New image generator from Rockwell Collins relies on FPGAs for graphics processing

ORLANDO, Fla., 1 Dec. 2009/ – A new image generator – the EP-8000 – from Rockwell Collins Simulation and training Solutions in Salt Lake City, Utah, uses field programmable gate arrays (FPGAs) rather than graphics chips to create detailed, real-world environments for flight simulation. The new system is on display this week at Rockwell Collins' booth #1501 at the Interservice/Industry Training, Simulation and Education Conference (I/ITSEC) in Orlando.

ORLANDO, Fla., 1 Dec. 2009/ – A new image generator – the EP-8000 – from Rockwell Collins Simulation and training Solutions in Salt Lake City, Utah, uses field programmable gate arrays (FPGAs) rather than graphics chips to create detailed, real-world environments for flight simulation. The new system is on display this week at Rockwell Collins' booth #1501 at the Interservice/Industry Training, Simulation and Education Conference (I/ITSEC) in Orlando.

The heart of the EP-8000 is the screen processor, which uses FPGAs instead of graphics cards to generate the images, enabling operators to upgrade the system through software updates rather than having to swap out graphics cards, says Steve Thomas, principal marketing manager for Rockwell Collins Simulation and Training Solutions. It uses both Xilinx and Altera FPGAs, he adds.

The system is more efficient for image generation than PCs, he continues, because it can provide much greater resolution using less hardware – "it only takes 12 boxes to control 30 million pixels."

The system also communicates box to box over Infiniband cables using the Serial Rapid IO protocol, says Bob Grange, principal product manager at Rockwell Collins Simulation and Training Solutions. This provides less overhead at more efficient cost, he adds.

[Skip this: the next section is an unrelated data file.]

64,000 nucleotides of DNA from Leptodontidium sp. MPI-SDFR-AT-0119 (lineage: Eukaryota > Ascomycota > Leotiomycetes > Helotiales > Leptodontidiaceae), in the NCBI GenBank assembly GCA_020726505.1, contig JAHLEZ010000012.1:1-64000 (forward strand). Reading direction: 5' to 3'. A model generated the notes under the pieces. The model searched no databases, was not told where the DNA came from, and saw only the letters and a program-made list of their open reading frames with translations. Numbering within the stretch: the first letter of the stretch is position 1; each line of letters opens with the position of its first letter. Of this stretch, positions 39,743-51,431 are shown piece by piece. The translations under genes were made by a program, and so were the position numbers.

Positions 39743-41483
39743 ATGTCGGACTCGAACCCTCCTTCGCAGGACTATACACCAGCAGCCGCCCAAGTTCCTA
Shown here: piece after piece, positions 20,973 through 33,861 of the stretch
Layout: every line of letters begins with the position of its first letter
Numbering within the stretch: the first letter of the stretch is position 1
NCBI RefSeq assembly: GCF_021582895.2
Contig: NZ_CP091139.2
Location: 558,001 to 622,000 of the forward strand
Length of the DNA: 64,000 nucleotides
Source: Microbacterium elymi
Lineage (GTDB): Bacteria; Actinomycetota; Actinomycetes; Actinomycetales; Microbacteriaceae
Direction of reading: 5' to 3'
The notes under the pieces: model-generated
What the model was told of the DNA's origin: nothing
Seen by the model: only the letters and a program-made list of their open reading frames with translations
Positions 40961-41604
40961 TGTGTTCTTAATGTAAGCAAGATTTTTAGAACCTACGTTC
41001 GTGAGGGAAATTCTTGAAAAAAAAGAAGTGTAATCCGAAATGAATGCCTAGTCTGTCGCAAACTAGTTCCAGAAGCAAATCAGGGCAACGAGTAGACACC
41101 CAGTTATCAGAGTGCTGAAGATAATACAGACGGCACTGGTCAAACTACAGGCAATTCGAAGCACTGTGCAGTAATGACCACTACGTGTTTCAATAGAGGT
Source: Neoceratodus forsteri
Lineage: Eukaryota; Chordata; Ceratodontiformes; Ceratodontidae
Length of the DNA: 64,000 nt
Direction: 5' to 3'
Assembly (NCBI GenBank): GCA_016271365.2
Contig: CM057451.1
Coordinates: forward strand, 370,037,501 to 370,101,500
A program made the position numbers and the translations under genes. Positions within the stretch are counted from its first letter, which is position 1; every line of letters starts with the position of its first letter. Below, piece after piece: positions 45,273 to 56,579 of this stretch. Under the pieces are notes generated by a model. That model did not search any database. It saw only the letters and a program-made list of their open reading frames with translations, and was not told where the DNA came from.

The EP-8000 is the first image generator to apply software programmable technology for a graphical flight simulation, Grange continues.

Grange says they have sold the systems, but cannot reveal names at this time. It is applicable for commercial and military flight simulation systems, he adds.

New features of the EP-8000 include:
-near eye-limited resolution;
-real-world scene density and depth complexity;
-sub-meter out-the-window and sensor imagery over very large areas;
-real-world, correlated lighting, atmospherics, and special effects;
-economically upgradeable graphics pipeline;
-largest dedicated texture memory in the industry for high-resolution imagery; and
-reliable and maintainable for as long as 20 years.

This approach makes it possible to add new features and performance enhancements to the system with simple software updates versus changing out graphics cards.

Other advantages include: improved life cycle cost/performance for high-end image generation; improvement in scene density; and compatibility with existing EP databases and host interfaces

The system is supported by Rockwell Collins' global support network for rapid deployment of critical parts, providing first-responder capability and allowing efficient deployment of visual system specialists to assist with technical problems.

The EP-8000 leverages Rockwell Collins' CORE simulation architecture introduced earlier this year. CORE is built upon common open reusable elements.

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